Strategy Implementation – From thinking it to doing it!
In my last blog I spoke about the two phases a distressed business needs to consider in order to realign their business – phase one is do a strategic review, phase two is implement the turnaround.
In this blog I will concentrate on the implementation phase of a turnaround and some problems that I have experienced.
Once a strategic review is complete, the recommendations can be laid out in a 100 day workplan which contains the key initiatives to stabilize the business and build a sustainable platform for future profitability.
Key aspects of the 100 day workplan include:
- Agreeing on key initiatives
- Motivating management and employees to pursue the agreed initiatives, and
- Educating people/staff about the benefits of the implementation process
All areas need to be adopted enthusiastically or the implementation process will fail and the company will inevitably be in the same position of decline. CEOs can be constrained by others in the management team which is why it is critical that a turnaround practitioner is engaged to manage the project.
- 1. Agreeing on key initiatives
Key initiatives will come out of the strategic review together with management team ‘planning sessions’. It is important that the initiatives are kept at a high level so that the weekly 100 day workplan meeting can be conducted in a short, focused and concise manner.
- 2. Motivating management and employees to pursue agreed initiatives
This is usually the most challenging part of the implementation process as there is often group and political dynamics at play. Cultural dynamics and issues include:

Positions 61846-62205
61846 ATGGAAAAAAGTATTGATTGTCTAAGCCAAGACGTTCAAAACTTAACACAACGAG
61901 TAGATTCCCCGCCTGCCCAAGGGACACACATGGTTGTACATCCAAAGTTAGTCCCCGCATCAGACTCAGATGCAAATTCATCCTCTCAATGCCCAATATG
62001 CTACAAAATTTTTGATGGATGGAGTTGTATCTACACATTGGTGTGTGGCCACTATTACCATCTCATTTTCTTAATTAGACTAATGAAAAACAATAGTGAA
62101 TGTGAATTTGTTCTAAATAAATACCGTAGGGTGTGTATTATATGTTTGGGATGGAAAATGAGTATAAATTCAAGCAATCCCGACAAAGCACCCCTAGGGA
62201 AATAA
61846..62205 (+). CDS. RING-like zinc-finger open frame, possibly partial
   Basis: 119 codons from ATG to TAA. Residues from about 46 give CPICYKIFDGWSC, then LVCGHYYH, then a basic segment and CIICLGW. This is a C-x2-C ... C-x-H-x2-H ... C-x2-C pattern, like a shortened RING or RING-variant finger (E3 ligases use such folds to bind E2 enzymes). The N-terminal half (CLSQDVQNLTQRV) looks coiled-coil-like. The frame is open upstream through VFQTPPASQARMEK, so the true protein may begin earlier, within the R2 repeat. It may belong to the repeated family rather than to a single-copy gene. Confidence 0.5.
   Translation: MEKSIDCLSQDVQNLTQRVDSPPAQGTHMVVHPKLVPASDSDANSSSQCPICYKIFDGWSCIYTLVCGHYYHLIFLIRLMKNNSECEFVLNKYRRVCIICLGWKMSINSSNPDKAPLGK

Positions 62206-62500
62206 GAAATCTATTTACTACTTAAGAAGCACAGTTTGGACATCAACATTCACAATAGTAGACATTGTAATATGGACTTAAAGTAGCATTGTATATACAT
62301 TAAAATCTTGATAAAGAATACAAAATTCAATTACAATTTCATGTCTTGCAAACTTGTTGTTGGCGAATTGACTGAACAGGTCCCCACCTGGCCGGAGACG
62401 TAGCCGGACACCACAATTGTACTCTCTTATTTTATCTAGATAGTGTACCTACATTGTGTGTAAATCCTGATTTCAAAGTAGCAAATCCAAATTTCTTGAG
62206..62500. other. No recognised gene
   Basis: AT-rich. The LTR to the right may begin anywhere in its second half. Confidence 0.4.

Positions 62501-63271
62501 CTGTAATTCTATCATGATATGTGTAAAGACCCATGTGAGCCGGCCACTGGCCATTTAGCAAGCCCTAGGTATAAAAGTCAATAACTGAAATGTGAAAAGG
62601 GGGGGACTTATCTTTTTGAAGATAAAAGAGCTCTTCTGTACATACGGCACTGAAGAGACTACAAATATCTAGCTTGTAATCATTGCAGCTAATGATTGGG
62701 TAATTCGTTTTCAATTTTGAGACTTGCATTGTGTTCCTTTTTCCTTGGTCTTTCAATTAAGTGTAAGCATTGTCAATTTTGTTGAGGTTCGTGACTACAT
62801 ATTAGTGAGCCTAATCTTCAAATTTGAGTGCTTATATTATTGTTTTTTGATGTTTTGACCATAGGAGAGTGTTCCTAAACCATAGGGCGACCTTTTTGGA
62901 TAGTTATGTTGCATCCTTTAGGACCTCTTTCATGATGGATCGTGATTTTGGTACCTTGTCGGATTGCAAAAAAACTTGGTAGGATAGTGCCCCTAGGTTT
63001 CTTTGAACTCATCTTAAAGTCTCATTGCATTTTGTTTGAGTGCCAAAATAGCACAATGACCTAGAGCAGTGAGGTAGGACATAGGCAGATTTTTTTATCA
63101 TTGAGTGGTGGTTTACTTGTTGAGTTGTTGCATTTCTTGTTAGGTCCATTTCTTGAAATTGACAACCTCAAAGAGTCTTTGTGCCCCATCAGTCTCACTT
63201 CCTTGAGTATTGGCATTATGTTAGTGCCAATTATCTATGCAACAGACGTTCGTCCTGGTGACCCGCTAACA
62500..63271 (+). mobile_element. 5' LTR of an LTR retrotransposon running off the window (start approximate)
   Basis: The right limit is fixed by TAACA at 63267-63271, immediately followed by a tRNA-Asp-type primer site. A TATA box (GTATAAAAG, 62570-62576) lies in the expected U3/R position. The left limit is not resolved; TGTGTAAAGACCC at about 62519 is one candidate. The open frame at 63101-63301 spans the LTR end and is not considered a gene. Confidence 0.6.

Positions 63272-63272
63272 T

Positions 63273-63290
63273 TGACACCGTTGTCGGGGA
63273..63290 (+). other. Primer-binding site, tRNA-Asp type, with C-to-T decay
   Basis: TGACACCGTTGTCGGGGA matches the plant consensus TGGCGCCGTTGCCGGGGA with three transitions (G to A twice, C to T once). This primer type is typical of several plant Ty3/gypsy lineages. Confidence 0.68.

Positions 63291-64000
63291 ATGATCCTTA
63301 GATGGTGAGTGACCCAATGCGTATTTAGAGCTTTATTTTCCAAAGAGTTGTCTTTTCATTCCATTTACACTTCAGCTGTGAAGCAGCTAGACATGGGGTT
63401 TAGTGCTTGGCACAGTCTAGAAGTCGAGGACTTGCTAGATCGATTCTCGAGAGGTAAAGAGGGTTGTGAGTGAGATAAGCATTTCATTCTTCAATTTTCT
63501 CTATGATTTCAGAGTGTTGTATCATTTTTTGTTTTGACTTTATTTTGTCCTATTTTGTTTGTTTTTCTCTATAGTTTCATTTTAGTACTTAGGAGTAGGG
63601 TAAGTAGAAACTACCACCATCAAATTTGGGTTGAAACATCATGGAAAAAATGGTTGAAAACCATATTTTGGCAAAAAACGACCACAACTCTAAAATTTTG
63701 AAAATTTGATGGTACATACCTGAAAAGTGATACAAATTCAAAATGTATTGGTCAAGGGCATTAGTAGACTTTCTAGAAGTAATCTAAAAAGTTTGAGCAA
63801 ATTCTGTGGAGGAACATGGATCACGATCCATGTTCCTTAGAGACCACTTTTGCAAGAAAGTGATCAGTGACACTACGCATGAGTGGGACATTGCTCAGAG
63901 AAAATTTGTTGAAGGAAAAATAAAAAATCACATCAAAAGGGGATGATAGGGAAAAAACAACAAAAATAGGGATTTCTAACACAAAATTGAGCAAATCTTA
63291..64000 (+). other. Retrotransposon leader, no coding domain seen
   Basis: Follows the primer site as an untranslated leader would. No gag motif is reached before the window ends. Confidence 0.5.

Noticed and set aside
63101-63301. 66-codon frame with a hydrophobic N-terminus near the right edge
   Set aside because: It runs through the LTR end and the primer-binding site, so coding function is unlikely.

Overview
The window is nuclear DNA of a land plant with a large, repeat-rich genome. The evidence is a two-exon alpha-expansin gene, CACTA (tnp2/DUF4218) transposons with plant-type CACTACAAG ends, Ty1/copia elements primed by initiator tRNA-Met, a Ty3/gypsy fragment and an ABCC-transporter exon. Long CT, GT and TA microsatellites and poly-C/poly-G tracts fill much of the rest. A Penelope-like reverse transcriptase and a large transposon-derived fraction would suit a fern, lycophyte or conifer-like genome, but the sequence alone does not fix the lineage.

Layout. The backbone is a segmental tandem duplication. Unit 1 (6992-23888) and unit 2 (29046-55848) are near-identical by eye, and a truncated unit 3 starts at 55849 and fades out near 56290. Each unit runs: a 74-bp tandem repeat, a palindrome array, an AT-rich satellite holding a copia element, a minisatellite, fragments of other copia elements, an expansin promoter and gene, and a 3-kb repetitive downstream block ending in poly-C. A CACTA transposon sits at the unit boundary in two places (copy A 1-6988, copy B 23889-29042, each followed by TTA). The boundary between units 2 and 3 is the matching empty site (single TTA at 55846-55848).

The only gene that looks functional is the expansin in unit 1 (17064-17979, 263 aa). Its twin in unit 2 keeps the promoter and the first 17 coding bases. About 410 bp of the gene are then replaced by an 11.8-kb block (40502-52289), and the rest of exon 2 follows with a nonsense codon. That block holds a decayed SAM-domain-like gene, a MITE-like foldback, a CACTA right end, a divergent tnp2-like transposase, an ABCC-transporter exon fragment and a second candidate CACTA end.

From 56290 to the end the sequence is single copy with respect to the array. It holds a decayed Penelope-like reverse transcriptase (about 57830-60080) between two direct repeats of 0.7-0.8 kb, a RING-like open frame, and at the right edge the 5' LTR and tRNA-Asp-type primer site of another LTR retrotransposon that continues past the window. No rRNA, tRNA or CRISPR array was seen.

- A breakdown in communication resulting from different people’s perceptions and understanding of the implementation issues
- Different views on how to evaluate performance including their own position
- A lack of consensus on change – one manager may not agree with the overall strategy or believe that it is not critical and can therefore drag out the deadlines for implementation
- An unwillingness to change
- Lack of resources
Peer pressure is utilized by co-ordinating a weekly 100 day workplan meeting of all key personnel. This will ensure that accountability is enforced across the management team as progress is achieved on the key initiatives which each team member is responsible for.
- 3. Overcoming resistance to the implementation process
Leaders need to be committed and able to deal with resistance to the implementation program and must be aware that new strategies may be resisted by managers or employees as they may feel their position is threatened.
The leader must keep a sharp eye out for resistance, lack of resources and failure to meet targets. Resistance to change often arises from an inadequate knowledge of the plan, a subculture which is at odds with the overall organizational culture, or where the staff don’t care. It is critical that any resistance is identified early and eliminated so that the necessary traction can be gained to execute the strategy successfully.
I have touched on only a few issues which can impede the implementation of strategy. I will, in future blogs, talk in further detail on some of the areas covered in this blog as there are many more tips and hints to relay in relation to this phase of the turnaround.
Kevin Higgins is a senior executive at Vantage Performance, one of Australia’s leading turnaround management and profit improvement firms – solving complex problems for businesses experiencing major change.